In partnership with: The Friends of the Utah Avalanche Forecast Center, Utah Department of Public Safety Division of Comprehensive Emergency Management, Salt Lake County, and Utah State Parks
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Tuesday, January 04, 2005
Good morning, this is Brett
Kobernik with the
Yesterday the mountains picked up a few inches of new snow and there looks to be around 3 inches of new snow as of 5 am. Southerly winds blew yesterday with reports of drifting snow along the ridges. Current winds are around 20 mph from the south east with occasionally stronger gusts. Ridgetop temperatures are in the low 20’s.
There was one human triggered avalanche reported from backcountry skiers on Monday. This was on an east facing slope in Days Fork at about 8600 feet on a 37 degree slope. It was reported as 2 to 2 ½ feet deep and 100 feet wide. It was triggered by a skier on a convex break over and ran a short distance to a flat runout zone.
There has been information trickling in of other human triggered avalanches that have happened over the past few days as well but failed to get reported at the time of the slides.
Also, yesterdays winds formed some sensitive cornices that broke on their own and were also easily released from skiers.
There will be two problems to watch for today. The first being sensitive cornices and wind drifts that formed yesterday on the lee side of the ridges. The second being avalanches breaking into loose snow that was on the surface about a week ago and is sometimes also associated with a crust. I expect this layer to continue to be active during this next storm cycle. Also, control work at some of the local resorts has pulled out large avalanches that have broken into old snow from November or possibly October. With the various weaknesses with in the snowpack it is advisable to keep the slope angles low. Only put one person on a slope at a time and clear runout zones.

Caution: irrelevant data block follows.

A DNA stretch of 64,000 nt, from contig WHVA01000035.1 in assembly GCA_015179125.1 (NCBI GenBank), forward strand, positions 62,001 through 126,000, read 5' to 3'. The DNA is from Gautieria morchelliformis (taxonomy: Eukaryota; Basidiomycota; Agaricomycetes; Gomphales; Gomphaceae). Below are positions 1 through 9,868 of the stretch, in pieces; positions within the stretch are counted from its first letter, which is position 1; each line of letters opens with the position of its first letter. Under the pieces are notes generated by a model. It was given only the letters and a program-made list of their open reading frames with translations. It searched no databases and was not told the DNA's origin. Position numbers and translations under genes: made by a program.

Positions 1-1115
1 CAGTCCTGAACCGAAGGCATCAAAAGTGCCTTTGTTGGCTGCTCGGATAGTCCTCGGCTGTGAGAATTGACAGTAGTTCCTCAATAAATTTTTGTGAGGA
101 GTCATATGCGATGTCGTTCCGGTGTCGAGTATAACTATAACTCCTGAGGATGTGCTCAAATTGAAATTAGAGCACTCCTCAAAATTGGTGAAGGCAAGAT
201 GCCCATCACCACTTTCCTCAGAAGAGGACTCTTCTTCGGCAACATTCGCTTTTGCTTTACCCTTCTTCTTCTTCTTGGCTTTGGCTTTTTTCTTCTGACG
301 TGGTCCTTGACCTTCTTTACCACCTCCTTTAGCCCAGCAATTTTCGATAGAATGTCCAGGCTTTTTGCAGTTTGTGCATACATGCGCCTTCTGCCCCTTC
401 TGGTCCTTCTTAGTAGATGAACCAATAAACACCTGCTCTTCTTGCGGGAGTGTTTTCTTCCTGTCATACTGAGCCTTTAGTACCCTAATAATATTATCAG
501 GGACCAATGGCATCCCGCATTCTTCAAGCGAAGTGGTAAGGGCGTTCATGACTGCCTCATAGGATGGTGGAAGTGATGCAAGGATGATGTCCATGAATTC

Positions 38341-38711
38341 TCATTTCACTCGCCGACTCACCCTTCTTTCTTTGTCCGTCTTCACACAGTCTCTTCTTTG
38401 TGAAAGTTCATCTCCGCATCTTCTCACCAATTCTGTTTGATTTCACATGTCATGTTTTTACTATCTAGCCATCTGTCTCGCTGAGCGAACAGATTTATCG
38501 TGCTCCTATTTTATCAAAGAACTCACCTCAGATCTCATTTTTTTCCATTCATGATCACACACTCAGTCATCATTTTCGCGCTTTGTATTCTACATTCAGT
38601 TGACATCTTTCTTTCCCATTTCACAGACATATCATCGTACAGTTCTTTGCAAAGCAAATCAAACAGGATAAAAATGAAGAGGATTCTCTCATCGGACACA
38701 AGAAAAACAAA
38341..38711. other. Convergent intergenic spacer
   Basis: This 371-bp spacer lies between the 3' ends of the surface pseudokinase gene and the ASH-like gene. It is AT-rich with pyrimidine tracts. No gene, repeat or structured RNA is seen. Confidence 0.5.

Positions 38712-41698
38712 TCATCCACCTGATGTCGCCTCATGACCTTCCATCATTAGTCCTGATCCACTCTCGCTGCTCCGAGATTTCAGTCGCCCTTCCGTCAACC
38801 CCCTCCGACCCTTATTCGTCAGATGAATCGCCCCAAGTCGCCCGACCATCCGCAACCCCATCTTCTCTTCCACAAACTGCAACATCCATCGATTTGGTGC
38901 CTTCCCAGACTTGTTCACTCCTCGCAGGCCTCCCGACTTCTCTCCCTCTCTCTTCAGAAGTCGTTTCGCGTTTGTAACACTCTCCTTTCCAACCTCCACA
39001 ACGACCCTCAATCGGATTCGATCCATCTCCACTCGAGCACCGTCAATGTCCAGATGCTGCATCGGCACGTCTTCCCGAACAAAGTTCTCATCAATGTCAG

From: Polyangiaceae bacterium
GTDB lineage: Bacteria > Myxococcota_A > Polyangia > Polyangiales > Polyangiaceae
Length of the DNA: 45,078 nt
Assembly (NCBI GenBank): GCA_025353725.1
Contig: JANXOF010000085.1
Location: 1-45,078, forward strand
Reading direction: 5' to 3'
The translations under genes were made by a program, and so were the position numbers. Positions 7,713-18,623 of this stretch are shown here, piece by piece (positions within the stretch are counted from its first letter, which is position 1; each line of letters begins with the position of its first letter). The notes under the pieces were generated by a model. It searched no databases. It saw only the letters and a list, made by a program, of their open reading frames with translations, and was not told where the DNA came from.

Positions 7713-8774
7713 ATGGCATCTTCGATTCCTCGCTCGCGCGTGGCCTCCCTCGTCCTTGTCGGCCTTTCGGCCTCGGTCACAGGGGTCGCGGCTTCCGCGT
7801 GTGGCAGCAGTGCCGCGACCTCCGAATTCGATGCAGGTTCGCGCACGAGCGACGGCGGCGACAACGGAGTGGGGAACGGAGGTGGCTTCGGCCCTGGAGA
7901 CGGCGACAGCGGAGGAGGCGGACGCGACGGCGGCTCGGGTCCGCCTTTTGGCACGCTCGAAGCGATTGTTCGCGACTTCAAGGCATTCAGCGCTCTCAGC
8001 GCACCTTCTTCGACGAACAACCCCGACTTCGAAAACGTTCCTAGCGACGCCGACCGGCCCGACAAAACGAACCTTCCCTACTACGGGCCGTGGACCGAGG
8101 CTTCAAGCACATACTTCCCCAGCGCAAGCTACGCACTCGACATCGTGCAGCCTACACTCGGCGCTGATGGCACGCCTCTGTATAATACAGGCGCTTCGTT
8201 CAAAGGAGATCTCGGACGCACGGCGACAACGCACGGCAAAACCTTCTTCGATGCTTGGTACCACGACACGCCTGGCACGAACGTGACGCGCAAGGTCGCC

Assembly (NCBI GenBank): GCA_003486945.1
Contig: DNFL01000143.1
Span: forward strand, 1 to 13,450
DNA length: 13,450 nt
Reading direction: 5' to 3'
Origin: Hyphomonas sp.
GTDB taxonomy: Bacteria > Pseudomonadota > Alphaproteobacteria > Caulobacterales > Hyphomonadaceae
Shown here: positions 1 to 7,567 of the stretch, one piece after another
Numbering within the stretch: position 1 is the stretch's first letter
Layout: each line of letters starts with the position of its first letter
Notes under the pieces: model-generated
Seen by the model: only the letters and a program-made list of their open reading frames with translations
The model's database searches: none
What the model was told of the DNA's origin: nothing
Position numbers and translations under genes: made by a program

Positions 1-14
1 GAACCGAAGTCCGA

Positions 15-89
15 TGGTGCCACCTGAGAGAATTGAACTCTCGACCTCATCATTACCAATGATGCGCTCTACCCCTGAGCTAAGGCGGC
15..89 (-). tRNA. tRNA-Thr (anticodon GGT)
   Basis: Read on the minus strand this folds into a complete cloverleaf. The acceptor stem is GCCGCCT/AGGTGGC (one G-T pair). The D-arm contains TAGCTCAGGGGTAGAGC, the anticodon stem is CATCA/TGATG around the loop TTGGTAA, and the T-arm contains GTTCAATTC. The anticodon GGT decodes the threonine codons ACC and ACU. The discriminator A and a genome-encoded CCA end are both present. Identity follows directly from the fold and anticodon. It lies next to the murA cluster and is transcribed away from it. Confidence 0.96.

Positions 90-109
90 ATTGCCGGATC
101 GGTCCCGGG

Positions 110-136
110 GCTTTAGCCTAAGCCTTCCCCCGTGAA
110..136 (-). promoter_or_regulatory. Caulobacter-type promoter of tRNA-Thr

The current avalanche danger is MODERATE on northwest through easterly facing slopes approaching 35 degrees and steeper and on any steep slope with recent deposits of wind drifted snow. This means human triggered avalanches are possible. The hazard will rise to Considerable during the day today and into tonight with the additional weight of any new snow. Use caution when approaching cornices and continue to follow safe backcountry protocol today and tomorrow!
We’ll have mostly cloudy skies with snow tapering off this morning then picking back up around noon. 4-8” is expected during the day. Winds along the ridges will be 15 to 20 mph from the southeast this morning and shifting to the southwest after noon. 8000’ highs will be around 25 with 10,000’ temperatures about 20 degrees. Snow should continue tonight with 5-10” expected during the evening.
A moist southwest flow should affect the area into early next week.
The Wasatch Powderbird Guides
did not fly yesterday because of weather and if possible, will be in
the Friends of the
Free Beacon Rescue Training Centers are now open at Snowbird and the Canyons. For more information go to wasatchbackcountryrescue.org.
We do an early morning update around 6am each day on the 364-1591 line.
To report backcountry snow and avalanche conditions, especially if you observe or trigger an avalanche, call (801) 524-5304 or 1-800-662-4140, or email to [email protected] or fax to 801-524-6301. The information in this advisory is from the U.S. Forest Service, which is solely responsible for its content. This advisory describes general avalanche conditions and local variations always occur.
Evelyn Lees will update this advisory by 7:30 on Wednesday morning.
Thanks for calling
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